By Celia Strong
Spring is official now. And with it come the Spring holidays and Spring clothes in all their lovely pastel colors. So, seems to me, it’s time for pastel wines too. True, we don’t, and can’t, get assorted pastel colors. Like lavender and baby blue and mint green and soft yellow. But we can get pink. Lots and lots of lovely pinks. Of course, in the world of wines, we call them rosés. But lovely shades they are. And lovely flavors and great with foods and holidays and Spring.
As a reminder, we should probably review a few facts about rosé wines. First, we make a distinction between blush wines and rosé wines. Blush wines are sweeter style wines. They are made by fermenting grape juice into wine, but the fermentation is stopped before all the grape sugar is converted into alcohol. That means the wine is a bit sweeter. And, these wines are made into pink wines by adding a small amount of grape juice before bottling. Rosé wines are made exactly like red wines. The juice is fermented with the skins and these red grape skins give the wines their rosé color. These skins are only left to sit with the juice or the fermented wine for short periods of time. From several hours to several days. (Red wines sit with their skins for up to three weeks, give or take, so they have more color and flavors and textures.) These rosé wines vary in their flavors, as well, depending on which grape varieties are used to make them. As we said, the shades of color also vary – from light pink to rose petal to coral to cotton candy to cherry red to ruby to raspberry. Yes, lovely colors! If they are aged in barrels, for rosés it is usually a very short time. Which gives us one more reason to think of rosé with the arrival of Spring. They both come at the same time every year.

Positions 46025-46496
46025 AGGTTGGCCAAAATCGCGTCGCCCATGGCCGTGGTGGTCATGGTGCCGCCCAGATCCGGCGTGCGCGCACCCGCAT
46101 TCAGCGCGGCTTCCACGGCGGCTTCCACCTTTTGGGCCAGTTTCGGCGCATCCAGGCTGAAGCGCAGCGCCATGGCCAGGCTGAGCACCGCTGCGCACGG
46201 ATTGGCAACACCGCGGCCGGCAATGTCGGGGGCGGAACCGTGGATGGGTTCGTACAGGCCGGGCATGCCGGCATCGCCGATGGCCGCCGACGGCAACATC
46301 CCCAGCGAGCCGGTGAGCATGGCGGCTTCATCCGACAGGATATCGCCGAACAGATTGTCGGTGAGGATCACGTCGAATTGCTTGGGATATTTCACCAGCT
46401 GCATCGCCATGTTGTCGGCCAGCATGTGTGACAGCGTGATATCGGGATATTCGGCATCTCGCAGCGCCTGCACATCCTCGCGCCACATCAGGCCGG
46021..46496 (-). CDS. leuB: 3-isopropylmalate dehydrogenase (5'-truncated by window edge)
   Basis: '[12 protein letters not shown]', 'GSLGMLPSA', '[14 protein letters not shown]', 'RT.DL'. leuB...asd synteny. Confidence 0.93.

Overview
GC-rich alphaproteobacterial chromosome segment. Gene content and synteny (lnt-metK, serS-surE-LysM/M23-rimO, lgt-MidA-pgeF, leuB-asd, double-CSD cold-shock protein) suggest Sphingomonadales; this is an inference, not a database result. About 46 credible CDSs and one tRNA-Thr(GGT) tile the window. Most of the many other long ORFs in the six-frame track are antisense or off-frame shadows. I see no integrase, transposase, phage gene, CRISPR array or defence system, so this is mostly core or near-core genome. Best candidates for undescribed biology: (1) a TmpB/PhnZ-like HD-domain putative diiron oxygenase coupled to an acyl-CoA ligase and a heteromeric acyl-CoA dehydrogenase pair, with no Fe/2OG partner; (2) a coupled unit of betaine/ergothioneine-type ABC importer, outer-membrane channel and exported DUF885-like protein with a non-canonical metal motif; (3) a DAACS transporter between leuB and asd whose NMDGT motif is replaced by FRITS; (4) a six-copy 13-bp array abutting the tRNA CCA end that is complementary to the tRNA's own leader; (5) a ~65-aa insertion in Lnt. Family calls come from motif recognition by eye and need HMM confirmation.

Our rosé this week is from Oregon, specifically the Willamette Valley. This AVA is probably the best known of all the AVAs in Oregon. It consists of the drainage basin of the Willamette River and covers over five thousand acres. That means it holds most of the state’s wineries. The Willamette AVA was established in 1984, and now has six newer AVAs within it. The climate in Willamette is fairly mild all year long. Cool and wet winters and dry and warm summers. The temperature only goes over ninety degrees for five to fifteen days every year. And, it only goes below zero degrees every twenty-five years. Not all of the Willamette Valley is suitable for vineyards, but what is suitable does a great job. Around the world, it is known for producing some of the very best Pinot Noir wines in the world. So, guess what? Our rosé is a Pinot Noir.